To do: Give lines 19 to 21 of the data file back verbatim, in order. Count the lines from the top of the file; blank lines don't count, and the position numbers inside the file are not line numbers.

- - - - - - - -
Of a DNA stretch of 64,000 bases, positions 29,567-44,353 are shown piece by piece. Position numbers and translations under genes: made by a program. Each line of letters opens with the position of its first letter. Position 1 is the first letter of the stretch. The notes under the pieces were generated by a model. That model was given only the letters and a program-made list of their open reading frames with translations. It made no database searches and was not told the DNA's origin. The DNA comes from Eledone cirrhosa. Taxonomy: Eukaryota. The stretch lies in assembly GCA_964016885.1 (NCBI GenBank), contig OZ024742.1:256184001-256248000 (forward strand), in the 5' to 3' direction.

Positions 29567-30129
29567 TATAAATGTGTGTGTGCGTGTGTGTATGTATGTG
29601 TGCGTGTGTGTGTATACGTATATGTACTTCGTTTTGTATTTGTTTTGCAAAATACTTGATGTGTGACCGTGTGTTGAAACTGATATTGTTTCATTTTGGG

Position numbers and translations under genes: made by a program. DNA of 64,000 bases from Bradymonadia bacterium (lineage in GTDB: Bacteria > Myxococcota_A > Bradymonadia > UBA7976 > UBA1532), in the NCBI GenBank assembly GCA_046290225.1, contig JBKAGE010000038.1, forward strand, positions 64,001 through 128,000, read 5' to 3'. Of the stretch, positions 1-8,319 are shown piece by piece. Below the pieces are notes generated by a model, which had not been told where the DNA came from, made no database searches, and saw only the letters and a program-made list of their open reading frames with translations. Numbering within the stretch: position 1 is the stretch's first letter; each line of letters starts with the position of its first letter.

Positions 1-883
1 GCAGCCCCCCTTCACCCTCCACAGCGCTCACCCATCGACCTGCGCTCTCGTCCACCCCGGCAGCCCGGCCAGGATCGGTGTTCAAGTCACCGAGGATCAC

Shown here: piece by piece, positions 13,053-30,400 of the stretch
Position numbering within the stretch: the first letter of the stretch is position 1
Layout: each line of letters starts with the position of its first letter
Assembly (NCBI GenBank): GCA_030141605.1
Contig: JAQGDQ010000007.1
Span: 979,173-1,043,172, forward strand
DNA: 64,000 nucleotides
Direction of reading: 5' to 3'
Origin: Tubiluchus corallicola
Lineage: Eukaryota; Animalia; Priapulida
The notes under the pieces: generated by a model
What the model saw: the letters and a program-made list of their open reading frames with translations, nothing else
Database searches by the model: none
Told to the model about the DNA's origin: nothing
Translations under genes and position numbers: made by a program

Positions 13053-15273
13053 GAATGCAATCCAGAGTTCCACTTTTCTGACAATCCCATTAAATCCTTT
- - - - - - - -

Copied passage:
What the model saw: the letters and a program-made list of their open reading frames with translations, nothing else
Database searches by the model: none
Told to the model about the DNA's origin: nothing